Thomas George is the misty voiced curator of The Lion and The Wolf and his second album The Cardiac Hotel is quite something. A whole lotta heartbreak has been poured into this record, yet its atmospheric mix of indie folk rock boasts an enviable maturity and poise that give it a warm intimacy. Although he may be dealing with difficult subjects like his father’s illness, grief and lost love, it is very accessible and something we can all relate to, as the intimate nature of the songs wrap the listener in comfort and understanding.
‘Don’t Fail Me Now’ sets the tone with an aching yet uplifting ode to love, the melancholy horns almost half heartedly tickle a wry smile onto the lips of those who’ve loved and lost. This is immediately followed by what, for me at least, is one of the album’s finest moments on ‘Heaven Forbid’. This is a darkly sublime beauty of an open wound, its layered textures of ponderous percussion and spacious guitar lines make room for an emotional vocal.
There’s plenty more feelings on display as the record progresses through the soothingly reflective ‘My Father’s Eyes’ and the melancholy ‘The Hospital Floor’, with its subtle touches of horns that punctuate the lilting piano melody. Things take a folky turn on ‘The Pinching Point’, which features a heartbreaking violin in the mid section, while ‘Walk on The Moon’ is more upbeat and offers comfortable melody.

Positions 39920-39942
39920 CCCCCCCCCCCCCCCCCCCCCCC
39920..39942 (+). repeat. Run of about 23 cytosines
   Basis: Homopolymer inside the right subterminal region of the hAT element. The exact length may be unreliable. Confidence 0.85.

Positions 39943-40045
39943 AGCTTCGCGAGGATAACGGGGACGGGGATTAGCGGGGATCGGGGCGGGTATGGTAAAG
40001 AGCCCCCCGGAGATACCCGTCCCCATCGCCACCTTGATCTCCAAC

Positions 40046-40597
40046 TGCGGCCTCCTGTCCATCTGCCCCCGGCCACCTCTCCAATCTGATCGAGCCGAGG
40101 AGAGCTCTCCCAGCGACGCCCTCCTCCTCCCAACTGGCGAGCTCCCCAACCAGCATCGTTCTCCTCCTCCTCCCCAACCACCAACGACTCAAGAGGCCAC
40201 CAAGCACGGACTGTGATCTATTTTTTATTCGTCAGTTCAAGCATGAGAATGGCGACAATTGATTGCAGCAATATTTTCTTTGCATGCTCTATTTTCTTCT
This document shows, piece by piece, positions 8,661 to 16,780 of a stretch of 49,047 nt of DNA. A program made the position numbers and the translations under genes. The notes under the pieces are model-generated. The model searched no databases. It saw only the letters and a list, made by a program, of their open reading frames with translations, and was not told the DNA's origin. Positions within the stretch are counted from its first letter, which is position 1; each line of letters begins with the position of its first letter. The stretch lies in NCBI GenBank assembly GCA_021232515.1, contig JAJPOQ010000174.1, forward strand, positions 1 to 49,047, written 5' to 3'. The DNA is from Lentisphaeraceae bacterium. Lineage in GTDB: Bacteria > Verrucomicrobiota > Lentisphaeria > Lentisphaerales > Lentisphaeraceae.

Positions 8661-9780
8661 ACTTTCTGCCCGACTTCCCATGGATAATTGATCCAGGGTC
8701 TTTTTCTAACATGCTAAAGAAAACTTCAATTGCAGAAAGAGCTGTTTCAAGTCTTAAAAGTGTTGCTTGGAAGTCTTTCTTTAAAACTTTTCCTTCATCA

To be honest, there’s not one song on here that doesn’t work; every single track has something to offer, whether it’s the late night sorrowful lament of ‘Barstools’, with its air of bitterness and defeat or the coolly delivered ‘Past The Point of Fair’. Then there’s the more powerful ‘December’, which sounds like something Ben Watt might do, with lyrics like “The body I have is a ghost town” and the slight drama to the percussion that builds as the song gathers an emotional urgency and Thomas delivers his most complete vocal performance; great stuff.
The bittersweet reflection of the smooth ‘Witness’, with its tumble down piano, precedes the subtle beauty of ‘Find the Time’ which eventually gathers into a rousing barrage of horns to round this fine record off in style. It is a fitting finale to an album that will endure; one that is peppered with many a moment of sublime beauty and that possesses a wonderfully human quality that speaks to us all. Sublime, beautiful, heartbreaking and hopeful – like a warm hug from a good friend – immerse yourself.
‘Cardiac Hotel’ is out now on Xtra Mile Recordings.